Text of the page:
Many details remain unknown about the incident in which an unmanned aircraft crossed Romania and Hungary before entering Croatia and crashing into a field in Zagreb near a student dormitory. According to the Hungarian authorities, the drone was “tracked and monitored” from the moment it entered the country. Croatia, meanwhile, strongly criticized NATO for its slow reaction and called on the Hungarian authorities to investigate the incident, especially since the UAV “could have fallen on the nuclear power plant in Hungary.” Later remnants of an aerial bomb have been found in the crashed drone.
As we have previously reported, an unidentified Tu-141 “Strizh” reconnaissance drone crashed near Zagreb last Thursday night. The unmanned aerial vehicle, which allegedly came from Ukraine, crossed over several NATO member countries including Hungary before coming down in the Croatian capital.
According to the Croatian government, the “pilotless military aircraft” entered Croatian airspace from Hungary at a speed of 700km/h and an altitude of 1,300 meters.
The heavy drone, weighing more than six tons, flew for at least 560 kilometers, allegedly undetected by air defenses in Romania, Hungary, and Croatia, all members of the western military alliance.
The drone flew over Hungary for over 40 minutes, then it spent less than seven minutes in Croatian air space, before crashing. Fortunately, no one was injured in the incident, although a large crater was created and several parked vehicles were damaged.
Meanwhile, it is still unclear whether it came from the Russian or Ukrainian side. Both countries have denied launching the drone, but military experts say Ukraine is the only known current operator of the Tu-141.
Not long after the incident, Hungarian authorities reported two more airspace violations, one at Friday noon and the other on Friday afternoon. However, the Gripen fighter planes sent to investigate suspicious radar contacts found no trace of any flying objects. The incidents are still under investigation.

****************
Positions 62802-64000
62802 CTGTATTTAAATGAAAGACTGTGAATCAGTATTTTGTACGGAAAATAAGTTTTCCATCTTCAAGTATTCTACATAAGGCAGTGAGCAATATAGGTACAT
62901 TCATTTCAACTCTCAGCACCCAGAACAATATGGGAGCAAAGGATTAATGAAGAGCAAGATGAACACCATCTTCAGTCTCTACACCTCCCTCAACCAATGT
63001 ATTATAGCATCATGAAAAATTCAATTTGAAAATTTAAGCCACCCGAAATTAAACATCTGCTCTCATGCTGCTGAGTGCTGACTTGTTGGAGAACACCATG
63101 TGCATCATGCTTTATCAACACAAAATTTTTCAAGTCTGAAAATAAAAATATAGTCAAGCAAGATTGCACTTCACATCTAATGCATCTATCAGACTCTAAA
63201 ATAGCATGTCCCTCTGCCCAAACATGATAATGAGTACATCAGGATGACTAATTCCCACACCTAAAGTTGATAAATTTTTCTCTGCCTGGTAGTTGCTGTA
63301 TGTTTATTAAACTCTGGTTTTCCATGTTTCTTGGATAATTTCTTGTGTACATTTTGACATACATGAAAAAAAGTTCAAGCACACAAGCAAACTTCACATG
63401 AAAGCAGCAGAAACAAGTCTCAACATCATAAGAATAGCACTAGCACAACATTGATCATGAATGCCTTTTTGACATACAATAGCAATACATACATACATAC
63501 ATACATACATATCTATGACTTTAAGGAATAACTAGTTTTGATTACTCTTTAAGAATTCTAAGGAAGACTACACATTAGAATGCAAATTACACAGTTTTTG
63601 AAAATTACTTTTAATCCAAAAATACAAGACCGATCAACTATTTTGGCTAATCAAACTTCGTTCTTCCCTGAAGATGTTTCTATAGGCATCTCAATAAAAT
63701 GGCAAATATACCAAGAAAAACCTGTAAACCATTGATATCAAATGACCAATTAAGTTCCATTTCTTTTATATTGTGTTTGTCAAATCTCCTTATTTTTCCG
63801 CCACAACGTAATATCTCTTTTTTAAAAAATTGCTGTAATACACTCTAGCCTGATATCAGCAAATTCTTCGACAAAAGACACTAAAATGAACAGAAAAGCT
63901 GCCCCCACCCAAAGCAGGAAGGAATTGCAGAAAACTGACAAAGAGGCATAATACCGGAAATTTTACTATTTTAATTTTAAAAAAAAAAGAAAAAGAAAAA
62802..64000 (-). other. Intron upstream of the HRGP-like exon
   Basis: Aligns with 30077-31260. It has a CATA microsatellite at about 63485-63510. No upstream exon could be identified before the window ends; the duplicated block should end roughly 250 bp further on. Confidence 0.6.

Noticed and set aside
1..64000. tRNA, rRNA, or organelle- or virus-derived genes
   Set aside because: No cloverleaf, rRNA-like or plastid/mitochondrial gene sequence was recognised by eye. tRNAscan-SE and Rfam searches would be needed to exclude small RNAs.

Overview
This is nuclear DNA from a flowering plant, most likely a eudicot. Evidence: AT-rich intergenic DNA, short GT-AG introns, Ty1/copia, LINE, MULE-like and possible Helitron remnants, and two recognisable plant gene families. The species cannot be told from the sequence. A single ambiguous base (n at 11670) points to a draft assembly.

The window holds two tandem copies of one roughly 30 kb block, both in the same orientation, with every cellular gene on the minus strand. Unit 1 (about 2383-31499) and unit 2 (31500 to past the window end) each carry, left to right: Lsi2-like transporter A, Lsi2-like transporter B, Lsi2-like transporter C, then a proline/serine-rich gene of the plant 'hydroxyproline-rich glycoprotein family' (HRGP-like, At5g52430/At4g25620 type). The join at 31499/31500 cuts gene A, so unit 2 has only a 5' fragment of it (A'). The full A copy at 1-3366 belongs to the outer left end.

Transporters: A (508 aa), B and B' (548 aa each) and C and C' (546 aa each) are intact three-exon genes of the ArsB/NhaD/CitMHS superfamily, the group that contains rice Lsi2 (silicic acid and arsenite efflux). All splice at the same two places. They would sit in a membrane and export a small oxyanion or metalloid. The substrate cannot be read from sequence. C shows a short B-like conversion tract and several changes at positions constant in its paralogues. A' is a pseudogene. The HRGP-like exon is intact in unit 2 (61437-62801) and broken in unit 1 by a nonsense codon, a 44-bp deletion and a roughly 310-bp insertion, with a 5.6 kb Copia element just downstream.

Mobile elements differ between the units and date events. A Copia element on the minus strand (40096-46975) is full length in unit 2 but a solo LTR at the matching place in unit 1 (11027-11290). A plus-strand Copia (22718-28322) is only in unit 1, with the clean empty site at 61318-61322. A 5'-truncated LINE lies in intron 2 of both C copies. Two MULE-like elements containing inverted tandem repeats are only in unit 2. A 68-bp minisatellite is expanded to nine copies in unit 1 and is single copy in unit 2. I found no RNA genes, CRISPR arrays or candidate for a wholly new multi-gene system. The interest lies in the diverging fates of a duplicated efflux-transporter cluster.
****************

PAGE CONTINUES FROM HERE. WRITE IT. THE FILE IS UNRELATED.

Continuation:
The Hungarian Ministry of Defense (HM) also issued a statement on the incident, noting that contrary to earlier press reports, “the high-speed vehicle” had been in fact detected by Hungarian military forces when it was still in Ukraine. It entered the airspace of Hungary at Csenger, northeastern Hungary passing through the airspace of Romania. The HM said the aircraft was “tracked and monitored” from the moment it entered the country.
As for the subsequent suspicious radar contacts, the HM said: “Given the past events, the Gripen planes on alert checked the airspace affected, but no aircraft were found there.”
Despite the ministry’s statement, the incident raises a number of security risks in all NATO member countries involved. Especially since then, remnants of an aerial bomb have been found in the crashed drone, Defense Minister Mario Banožić said on Sunday.
“Traces of an explosive device have been found, indicating that this was not a reconnaissance drone. We have found parts of an aerial bomb,” Banožić told reporters at the crash site.
He said that it was a Soviet-made unmanned aerial vehicle,”We will be able to say what its purpose was only after an analysis. This type of bomb was used by aircraft,” he added.
In response to a journalist’s question, he confirmed that the bomb exploded, but it is not yet known exactly when: before or after it made impact. Later, Zeljko Zivanovic, advisor to Defense Minister Banozic, told Croatian public media that the bomb the UAV carried weighed around 120 kilograms.
Unsurprisingly, the Croatian authorities – even before finding out that the drone was carrying an aerial bomb – strongly criticized NATO for its slow reaction.
NATO said the alliance’s integrated air and missile defense had tracked the object’s flight path. But the Croatian Prime Minister said the country’s authorities were not informed and that NATO reacted only after questions were posed by journalists, the Associated Press reported.
“We cannot tolerate this situation, nor should it have ever happened,” Prime Minister Andrej Plenkovic said while visiting the crash site.
“This was a pure and clear threat and both NATO and the EU should have reacted,” he said. “We will work to raise not only our readiness, but of others as well. “
Plenkovic called on the Hungarian authorities to launch an investigation into why its defenses apparently did not notice the unmanned drone, as both Croatia and Romania had little time to react to the fast-moving object.
“Fortunately, something much worse did not happen,” Plenkovic said, adding that Hungarian Prime Minister Viktor Orbán “found out about this after me.”
“This could have fallen on the nuclear power plant in Hungary. Obviously, there was no good reaction, and other countries did not react well. Now we have a test from which we have to learn and react much better,” he said.
Plenkovic said that only an air crash investigation can determine who launched the drone.
Featured photo illustration via Wikipedia